Published by Poltergeist Press, Those Below the Tree House follows Tony, a teenager living in the mountain community of Riverside. As the town is ravaged by an unknown virus that turns the population into monsters, he takes shelter in a tree house along with his friends. As they face imminent doom, the boys decide they should experience their firsts – their first cigarette, their first drink – as the world below them goes to hell.
While Matt Hayward is a truly gifted writer in the genre of horror, he has outdone himself with Those Below the Tree House. While a mutated form of the cordyceps infecting humans isn’t a new idea in the media, these creatures aren’t the main focus of the story. Many stories in this genre focus on capable adults who become badasses in the face of danger, so it is refreshing to see it from the perspective of a group of children. The biggest strength of the book is the plot, as the reader follows these kids who are forced to grow up in a world that has lost all its innocence.
All the staples of Hayward’s writing can be found throughout, from the gripping scenes of tension which make his stories unputdownable, to his sense of macabre humour. Another element that makes it such a great read is how quickly Hayward throws the reader into the action. While some of his other stories may take a bit of time to get into the plot, Those Below the Tree House grips the reader from the first line, refusing to let go until the final chapter. There are moments of levity in the story, but the foreboding threat is always there – it’s Stephen King levels of quality.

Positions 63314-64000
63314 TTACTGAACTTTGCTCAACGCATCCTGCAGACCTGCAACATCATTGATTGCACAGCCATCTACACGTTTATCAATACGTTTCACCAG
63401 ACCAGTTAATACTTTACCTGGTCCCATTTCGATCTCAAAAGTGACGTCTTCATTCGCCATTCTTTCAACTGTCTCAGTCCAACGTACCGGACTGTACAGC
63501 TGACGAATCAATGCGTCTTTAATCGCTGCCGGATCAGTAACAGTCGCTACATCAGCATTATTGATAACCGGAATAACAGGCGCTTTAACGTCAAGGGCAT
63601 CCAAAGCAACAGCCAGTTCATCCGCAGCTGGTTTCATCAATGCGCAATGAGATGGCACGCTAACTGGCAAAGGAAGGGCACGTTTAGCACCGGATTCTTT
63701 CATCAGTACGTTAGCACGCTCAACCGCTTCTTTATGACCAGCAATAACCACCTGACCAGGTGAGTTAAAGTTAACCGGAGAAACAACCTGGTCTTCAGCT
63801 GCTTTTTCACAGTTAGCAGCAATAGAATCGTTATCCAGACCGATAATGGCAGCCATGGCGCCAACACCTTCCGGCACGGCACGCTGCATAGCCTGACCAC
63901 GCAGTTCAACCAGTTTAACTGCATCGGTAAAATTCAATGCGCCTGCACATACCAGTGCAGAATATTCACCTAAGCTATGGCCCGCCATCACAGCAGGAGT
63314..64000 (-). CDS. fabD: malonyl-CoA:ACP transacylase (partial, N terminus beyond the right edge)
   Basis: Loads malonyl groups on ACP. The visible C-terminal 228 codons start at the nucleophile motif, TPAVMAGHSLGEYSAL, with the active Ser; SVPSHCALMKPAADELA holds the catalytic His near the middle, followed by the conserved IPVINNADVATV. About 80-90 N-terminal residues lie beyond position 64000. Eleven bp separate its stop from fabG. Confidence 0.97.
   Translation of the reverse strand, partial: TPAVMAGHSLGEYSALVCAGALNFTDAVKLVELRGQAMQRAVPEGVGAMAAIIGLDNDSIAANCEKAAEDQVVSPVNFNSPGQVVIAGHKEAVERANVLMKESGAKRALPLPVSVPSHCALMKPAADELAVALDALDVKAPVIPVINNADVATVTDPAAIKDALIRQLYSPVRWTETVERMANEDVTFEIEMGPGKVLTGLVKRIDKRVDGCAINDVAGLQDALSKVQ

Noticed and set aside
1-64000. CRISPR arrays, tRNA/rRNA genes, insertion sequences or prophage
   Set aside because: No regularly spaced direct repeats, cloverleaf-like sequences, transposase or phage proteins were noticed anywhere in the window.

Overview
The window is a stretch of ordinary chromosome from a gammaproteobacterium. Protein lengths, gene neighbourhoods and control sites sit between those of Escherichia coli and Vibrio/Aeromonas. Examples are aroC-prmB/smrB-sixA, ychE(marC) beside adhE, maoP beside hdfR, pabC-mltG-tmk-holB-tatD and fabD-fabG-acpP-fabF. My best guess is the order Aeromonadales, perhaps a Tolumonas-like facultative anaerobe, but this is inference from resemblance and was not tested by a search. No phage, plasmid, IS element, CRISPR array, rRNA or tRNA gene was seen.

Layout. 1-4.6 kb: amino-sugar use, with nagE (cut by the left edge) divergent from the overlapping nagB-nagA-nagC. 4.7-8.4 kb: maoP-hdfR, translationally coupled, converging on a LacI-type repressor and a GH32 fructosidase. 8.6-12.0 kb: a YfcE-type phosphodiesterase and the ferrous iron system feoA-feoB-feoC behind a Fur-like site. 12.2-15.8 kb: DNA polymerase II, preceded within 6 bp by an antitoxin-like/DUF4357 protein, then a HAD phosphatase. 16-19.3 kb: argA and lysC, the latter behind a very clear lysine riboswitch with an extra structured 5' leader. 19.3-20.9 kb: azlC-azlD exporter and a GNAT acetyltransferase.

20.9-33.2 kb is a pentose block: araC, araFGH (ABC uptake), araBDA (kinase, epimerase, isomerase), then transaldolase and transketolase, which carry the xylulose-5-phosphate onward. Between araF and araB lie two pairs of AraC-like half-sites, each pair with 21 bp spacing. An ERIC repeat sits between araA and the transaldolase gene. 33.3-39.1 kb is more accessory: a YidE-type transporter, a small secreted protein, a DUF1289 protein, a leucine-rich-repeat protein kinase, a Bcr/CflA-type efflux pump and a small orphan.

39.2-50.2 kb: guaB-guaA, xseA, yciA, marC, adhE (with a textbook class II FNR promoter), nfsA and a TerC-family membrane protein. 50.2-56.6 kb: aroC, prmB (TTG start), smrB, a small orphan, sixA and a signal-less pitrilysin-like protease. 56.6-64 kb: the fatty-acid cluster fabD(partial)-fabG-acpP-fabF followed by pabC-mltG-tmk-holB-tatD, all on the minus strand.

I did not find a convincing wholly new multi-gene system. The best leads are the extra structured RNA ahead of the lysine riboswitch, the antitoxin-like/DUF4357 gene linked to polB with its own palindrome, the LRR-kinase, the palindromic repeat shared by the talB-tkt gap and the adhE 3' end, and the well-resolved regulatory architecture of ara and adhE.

“The world first bared its teeth when I turned thirteen, starting with a drunkard on a riverbank.”
One thing to note is that Hayward isn’t afraid to kill his characters in violent ways. Unlike in other stories in the subgenre, just because Tony and his companions are still children doesn’t mean their youth can act as a shield to death. Hayward is quick to subvert the audience’s expectations: this horror story is brutal and unforgiving, no one is safe.
Even though cordyceps is the main threat to the characters in the story, readers shouldn’t approach this story thinking it’s going to be a fanfiction piece of The Last of Us. Those Below the Tree House is a totally different beast, and while stories around the loss of innocence are by no means a new concept in storytelling, this is one of the strongest examples of it in contemporary fiction. Much like the ravenous monsters that explore the pages of this book, Those Below the Tree House will take hold of the reader and stay with them.
Those Below the Tree House will be released by Poltergeist Press on June 11th. Review copy provided.
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An expertly penned apocalyptic coming-of-age horror story, Those Below the Tree House is the strongest piece of work from one of horror’s most talented writers.
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